the civil war

over the past few weeks, i've been watching the ken burns film, the civil war. besides the impression left from heartbreaking accounts of battles and lives lost, i have been so impressed by the photographs in this film. it is a very long film, and i have found that it rarely uses the same photographs twice, and even when it does, its uses are spread out so far from each other, you almost do not notice.

i have seen these kinds of photos before—yellowed, mildewed, cracked photos—whether in books or films or even antique stores. but never before this film have i been so taken with the photographs of this era. every photo in this film just captivates me and draws me in. i am so intrigued—with the subject matter, the conditions in which they were taken, the image quality, the fact that these photos have survived over 125 years.

and i noticed how in many of them, the skies are light or almost white—it's one of the things that give them such a recognizably vintage quality. i don't know if it because of the primitive camera of that time—a longer shutter speed? i'm not sure—i'm not a camera techy {although i want to be}.

i'm just guessing it has to do with the shutter speed, because of a comment left on this post, which is where i got the picture for the post you are reading now. the comment stated that the weird effect on my photos was perhaps because the "shutter was hanging a bit." but that is exactly why i loved these photos—the white sky and washed out feel. they seemed vintage to me. so i thought i would take one of them and turn it into a black and white picture and add the sepia filter. sure enough, it had the effect i was looking for—it looks a lot like some of the photos from the film.

i was also struck in this film by the compassion of walt whitman. i learned how much he had gone to these military hospitals where the wounded lay sick and dying. he would recite his poetry to them, giving them a sense of peace in the midst of the hell all around them. i was already somewhat familiar with the life and poetry of walt whitman, but i have come to like him even more since watching this film.

it really is a good film. it is sad—like i said, heartbreaking. it is all new to me again. in high school, it was just history lessons. now it is to me a horrible part of america's history that saddens me and moves me. but i am also very different from having watched it. it puts a lot in perspective. it makes me so glad that that chapter of slavery is over {although it angers me that slavery exists anywhere still today}. but it also puts my job loss in a different light. being unemployed does not seem so devastating after i watch what these men, women, and even children went through during those awful four years—as well as what the slaves endured for years before.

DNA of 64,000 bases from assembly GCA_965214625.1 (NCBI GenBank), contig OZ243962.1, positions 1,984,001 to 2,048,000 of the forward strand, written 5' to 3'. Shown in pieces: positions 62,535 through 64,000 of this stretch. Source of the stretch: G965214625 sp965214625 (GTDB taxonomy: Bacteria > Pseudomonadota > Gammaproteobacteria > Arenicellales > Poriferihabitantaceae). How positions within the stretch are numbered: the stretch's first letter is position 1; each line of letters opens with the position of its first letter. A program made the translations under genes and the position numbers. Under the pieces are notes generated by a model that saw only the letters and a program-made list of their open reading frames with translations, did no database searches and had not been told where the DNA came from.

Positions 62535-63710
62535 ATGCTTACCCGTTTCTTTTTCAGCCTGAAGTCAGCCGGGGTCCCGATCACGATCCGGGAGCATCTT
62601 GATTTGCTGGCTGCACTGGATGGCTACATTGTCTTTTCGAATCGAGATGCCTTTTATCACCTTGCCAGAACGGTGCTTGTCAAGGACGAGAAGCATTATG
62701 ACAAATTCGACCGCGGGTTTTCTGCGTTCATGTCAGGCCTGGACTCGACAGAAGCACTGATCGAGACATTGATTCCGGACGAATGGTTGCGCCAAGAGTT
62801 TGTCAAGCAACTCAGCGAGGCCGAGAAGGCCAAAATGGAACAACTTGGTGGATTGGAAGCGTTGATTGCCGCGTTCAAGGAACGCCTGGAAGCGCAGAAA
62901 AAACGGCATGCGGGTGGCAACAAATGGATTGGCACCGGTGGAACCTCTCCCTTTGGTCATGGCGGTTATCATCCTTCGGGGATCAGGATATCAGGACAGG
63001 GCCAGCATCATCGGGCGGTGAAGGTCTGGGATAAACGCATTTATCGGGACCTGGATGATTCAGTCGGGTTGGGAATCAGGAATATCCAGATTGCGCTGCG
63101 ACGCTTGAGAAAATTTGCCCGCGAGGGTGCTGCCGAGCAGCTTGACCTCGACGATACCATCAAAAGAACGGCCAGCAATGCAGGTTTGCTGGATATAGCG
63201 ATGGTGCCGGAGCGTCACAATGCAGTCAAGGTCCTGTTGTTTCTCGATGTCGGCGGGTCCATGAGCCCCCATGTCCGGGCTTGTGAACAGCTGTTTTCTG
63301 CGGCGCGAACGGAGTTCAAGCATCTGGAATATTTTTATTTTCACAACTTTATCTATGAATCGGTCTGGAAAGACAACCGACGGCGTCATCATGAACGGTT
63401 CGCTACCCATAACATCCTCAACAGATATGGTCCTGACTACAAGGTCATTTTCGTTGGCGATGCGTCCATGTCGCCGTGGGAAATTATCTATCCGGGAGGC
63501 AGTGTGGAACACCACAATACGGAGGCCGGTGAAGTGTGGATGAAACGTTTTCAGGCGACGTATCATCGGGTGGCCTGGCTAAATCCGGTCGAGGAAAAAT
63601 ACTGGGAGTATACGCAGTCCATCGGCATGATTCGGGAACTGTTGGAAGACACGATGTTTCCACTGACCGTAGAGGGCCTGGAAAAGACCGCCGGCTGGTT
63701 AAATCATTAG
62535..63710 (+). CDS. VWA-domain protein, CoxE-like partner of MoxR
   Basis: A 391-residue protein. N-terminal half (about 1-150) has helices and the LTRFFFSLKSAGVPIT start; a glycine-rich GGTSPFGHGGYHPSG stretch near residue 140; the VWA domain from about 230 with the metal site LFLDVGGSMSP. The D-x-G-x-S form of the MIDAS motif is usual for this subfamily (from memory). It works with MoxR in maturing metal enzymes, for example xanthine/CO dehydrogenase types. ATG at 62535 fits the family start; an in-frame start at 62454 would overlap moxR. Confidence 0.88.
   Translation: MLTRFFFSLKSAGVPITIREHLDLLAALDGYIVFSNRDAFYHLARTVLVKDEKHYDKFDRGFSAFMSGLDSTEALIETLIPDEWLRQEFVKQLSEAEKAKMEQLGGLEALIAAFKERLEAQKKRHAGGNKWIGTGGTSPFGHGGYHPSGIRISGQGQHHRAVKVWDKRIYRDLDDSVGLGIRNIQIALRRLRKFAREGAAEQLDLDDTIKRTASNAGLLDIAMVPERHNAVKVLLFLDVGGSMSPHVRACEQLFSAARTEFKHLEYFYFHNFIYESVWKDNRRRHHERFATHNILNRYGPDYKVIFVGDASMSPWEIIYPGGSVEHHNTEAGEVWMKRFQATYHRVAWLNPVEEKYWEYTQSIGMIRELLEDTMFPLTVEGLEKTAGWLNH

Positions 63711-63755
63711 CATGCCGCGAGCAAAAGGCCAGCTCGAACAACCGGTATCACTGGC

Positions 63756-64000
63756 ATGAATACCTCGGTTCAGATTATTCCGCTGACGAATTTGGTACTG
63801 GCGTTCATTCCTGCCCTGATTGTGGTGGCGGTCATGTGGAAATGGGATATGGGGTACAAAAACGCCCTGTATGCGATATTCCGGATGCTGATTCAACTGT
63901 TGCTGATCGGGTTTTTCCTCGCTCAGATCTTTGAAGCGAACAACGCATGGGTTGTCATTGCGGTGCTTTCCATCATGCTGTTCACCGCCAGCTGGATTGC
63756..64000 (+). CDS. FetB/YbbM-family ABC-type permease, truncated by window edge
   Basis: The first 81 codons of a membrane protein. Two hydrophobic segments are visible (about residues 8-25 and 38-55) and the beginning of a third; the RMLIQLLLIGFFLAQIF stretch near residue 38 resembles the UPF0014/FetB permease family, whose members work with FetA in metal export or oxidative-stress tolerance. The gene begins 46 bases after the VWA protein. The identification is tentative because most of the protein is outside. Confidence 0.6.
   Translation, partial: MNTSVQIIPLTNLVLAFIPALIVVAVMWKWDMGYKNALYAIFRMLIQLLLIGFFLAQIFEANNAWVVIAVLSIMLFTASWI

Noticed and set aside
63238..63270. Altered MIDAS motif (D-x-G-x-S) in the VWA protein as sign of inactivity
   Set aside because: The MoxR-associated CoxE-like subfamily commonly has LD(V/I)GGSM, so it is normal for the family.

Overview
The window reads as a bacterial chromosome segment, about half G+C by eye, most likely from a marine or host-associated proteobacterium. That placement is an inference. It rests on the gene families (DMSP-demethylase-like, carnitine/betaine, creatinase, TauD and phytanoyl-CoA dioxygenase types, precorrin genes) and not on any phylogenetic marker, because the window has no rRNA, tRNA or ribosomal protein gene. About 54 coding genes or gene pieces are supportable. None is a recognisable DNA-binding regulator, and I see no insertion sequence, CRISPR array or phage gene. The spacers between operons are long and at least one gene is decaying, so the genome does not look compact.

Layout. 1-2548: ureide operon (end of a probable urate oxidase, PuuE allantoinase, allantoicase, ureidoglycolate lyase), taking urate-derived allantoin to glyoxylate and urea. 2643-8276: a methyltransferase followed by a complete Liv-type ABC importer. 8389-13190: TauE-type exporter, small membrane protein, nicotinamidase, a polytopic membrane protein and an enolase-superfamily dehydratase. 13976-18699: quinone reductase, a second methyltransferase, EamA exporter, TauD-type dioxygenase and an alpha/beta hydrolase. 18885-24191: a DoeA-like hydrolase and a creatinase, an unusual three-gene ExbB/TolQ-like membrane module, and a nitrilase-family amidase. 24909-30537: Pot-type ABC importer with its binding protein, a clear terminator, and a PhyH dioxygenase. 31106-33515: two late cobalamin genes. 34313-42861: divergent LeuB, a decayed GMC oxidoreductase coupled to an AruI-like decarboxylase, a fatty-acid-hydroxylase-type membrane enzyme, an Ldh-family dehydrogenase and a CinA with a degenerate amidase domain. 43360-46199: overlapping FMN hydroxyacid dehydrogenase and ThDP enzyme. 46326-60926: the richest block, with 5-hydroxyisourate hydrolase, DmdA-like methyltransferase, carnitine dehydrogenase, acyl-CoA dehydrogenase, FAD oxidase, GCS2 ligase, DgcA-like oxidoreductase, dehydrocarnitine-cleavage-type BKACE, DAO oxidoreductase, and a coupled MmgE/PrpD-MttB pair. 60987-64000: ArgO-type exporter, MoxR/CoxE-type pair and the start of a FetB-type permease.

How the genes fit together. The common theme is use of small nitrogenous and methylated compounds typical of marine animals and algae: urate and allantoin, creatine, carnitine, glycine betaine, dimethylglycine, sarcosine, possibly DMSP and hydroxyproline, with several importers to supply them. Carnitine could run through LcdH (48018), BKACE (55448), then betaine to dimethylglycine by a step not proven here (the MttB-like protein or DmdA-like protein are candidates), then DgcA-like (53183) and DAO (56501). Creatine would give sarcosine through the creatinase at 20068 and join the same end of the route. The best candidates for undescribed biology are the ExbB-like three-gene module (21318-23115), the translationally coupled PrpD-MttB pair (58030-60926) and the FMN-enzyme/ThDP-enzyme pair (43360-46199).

Haphazardkat said...

I would love to watch that movie for the photography you mentioned--but I've reached a stage in my life where I can't handle sad movies anymore. They haunt me and that lingers with me for weeks.
Side note: My great (don't know how many greats...) Uncle was Robert E Lee :)
I found that out after I found my birth family.

Char said...

and that is what makes photography art - it spoke to you. beautiful processing.

I'm with Kat - since mom passed I find I can't watch movies where I know I have to cry. It seems I cry enough...even though I feel compassion for what everyone had to deal with during that time (and today).

~B~ said...

I think the effect on your photo is very appealing. I also love the subject of your post. I have always loved learning about the Civil War. I think it is sad that so many people really do not know about the civil war. YOu have to do so much reading and research to find truth. Like one reason. It started MOSTLY because of state rights. That the goverment was trying to lessen the states decsions. People think it was about slavery. It became that during the war. BUT did not start it. =)

I am glad that horrible trend is over in Amercia, that those 4yrs thankful have never happened again. God Bless Amercia. =)